vary widely in quality, with private schools outperforming government schools.[162] In government schools, many teachers fail to come to class or to teach children.[162] Some government schools lack basic equipment, such as blackboards and sufficient desks and chairs for all students.[162] Private schools vary in quality, with the most expensive conducting lessons in English (seen as a key to children's success) and having computers in classrooms.[162] Pupils attending the more expensive private schools, tended to come from upper-class families.[162] Lower-cost private schools attracted children from lower-income families or those lower-income families with higher education aspirations.[162] Government schools tend to serve lower-class children with lower education aspirations.[162] Sport Basketball, cricket, and field hockey are popular sports in Varanasi.[163] The main stadium in the city is the Dr Sampurnanda Stadium (Sigra Stadium), where first-class cricket matches are held.[164] Local cricket matches are also played on the BHU Ground, Dr. Bheeem Rao Sports Complex.[165] The Physical Education Faculty of Arts of BHU offers diploma courses in Sports Management, Sports Physiotherapy, Sports Psychology and Sports Journalism.[166] Gymnastics
Gymnastics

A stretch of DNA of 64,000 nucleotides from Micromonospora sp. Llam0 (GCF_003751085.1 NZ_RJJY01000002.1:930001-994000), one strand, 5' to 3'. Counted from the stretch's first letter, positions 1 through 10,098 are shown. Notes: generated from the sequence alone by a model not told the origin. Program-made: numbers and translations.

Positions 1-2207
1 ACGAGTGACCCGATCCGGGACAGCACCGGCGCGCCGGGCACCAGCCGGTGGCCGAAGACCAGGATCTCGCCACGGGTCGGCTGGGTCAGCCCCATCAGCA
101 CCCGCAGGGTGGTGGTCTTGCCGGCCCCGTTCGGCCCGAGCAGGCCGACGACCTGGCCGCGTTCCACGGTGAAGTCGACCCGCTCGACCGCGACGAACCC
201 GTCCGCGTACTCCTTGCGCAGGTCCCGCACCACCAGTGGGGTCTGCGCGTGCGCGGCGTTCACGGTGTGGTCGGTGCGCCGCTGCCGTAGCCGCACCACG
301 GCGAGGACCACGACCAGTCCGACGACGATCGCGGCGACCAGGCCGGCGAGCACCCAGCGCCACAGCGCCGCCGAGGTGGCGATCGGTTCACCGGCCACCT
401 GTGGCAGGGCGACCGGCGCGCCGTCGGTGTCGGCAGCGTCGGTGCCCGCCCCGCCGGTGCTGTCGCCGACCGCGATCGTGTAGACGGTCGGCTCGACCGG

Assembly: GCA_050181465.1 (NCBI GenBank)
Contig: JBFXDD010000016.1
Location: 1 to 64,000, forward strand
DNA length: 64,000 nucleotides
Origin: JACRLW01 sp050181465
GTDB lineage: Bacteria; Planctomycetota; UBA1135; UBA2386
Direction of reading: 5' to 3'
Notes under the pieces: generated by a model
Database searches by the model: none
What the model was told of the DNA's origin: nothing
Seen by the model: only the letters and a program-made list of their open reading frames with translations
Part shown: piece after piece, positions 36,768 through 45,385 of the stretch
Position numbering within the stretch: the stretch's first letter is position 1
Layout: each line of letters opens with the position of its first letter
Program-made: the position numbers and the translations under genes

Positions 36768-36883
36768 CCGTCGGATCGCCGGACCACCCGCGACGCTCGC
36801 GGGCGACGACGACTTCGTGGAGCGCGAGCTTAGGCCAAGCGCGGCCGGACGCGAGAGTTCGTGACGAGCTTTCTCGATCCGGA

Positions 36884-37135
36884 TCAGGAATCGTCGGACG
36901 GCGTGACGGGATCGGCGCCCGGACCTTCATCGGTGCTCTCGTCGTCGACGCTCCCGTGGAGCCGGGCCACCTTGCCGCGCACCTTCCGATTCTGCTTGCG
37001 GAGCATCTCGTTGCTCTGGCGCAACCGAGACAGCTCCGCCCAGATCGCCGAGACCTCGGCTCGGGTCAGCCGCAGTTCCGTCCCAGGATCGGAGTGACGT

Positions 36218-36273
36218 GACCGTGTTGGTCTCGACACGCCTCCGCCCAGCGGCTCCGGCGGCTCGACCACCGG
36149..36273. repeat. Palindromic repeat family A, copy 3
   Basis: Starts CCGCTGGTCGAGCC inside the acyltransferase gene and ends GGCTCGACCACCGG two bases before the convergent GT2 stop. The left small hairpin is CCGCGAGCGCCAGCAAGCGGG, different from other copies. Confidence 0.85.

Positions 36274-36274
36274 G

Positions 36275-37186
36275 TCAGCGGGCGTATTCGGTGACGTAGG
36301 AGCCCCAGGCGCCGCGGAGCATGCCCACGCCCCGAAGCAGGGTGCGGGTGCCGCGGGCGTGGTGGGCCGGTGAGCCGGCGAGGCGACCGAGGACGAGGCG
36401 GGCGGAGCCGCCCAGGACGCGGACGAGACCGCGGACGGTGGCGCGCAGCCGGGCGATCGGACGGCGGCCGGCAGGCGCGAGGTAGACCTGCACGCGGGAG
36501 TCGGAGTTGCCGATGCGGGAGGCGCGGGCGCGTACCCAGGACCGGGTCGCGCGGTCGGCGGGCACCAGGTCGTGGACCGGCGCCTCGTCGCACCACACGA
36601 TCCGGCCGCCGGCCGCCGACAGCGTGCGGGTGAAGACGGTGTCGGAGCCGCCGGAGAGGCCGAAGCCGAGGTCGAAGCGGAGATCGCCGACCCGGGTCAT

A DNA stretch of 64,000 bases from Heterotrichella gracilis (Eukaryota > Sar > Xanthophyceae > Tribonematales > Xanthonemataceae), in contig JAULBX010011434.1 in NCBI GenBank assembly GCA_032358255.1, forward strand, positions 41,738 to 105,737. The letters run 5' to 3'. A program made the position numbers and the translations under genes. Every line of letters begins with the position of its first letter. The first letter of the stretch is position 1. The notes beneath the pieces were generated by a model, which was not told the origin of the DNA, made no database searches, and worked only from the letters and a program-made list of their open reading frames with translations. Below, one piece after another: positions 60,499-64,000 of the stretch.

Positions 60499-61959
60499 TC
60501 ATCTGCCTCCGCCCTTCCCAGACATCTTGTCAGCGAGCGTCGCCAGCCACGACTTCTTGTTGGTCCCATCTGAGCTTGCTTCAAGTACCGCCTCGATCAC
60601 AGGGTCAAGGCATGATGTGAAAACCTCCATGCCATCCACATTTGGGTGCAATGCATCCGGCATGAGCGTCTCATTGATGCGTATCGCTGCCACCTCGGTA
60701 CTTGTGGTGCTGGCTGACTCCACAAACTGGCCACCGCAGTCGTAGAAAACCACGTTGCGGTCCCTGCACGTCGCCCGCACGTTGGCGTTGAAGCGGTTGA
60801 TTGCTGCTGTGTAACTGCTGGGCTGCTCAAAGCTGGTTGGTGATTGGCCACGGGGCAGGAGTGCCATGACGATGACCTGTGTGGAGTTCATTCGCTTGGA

is also popular in Varanasi, and many Indian girls practice outdoors at the ghats in the mornings which hosts akhadas, where "morning exercise, a dip in the Ganges
Ganges
and a visit to Lord Hanuman" forms a daily ritual.[167] Despite concerns regarding water quality, two swimming clubs offer swimming lessons in the Ganges.[168] The Varanasi
Varanasi
District
District
Chess Sports Association (VDCSA) is based in Varanasi, affiliated to the regional Uttar Pradesh
Uttar Pradesh
Chess Sports Association (UPCSA).[169] Transport

Cycle rickshaws in a busy street in Varanasi

Varanasi
Varanasi
is well-connected by air, rail and road. One of the major factors in Varanasi's is its access to all parts of the country. Within the city mobility is provided by taxis, rickshaws, cycle rickshaws and three wheelers, but with certain restrictions in the old town area of the city.[170]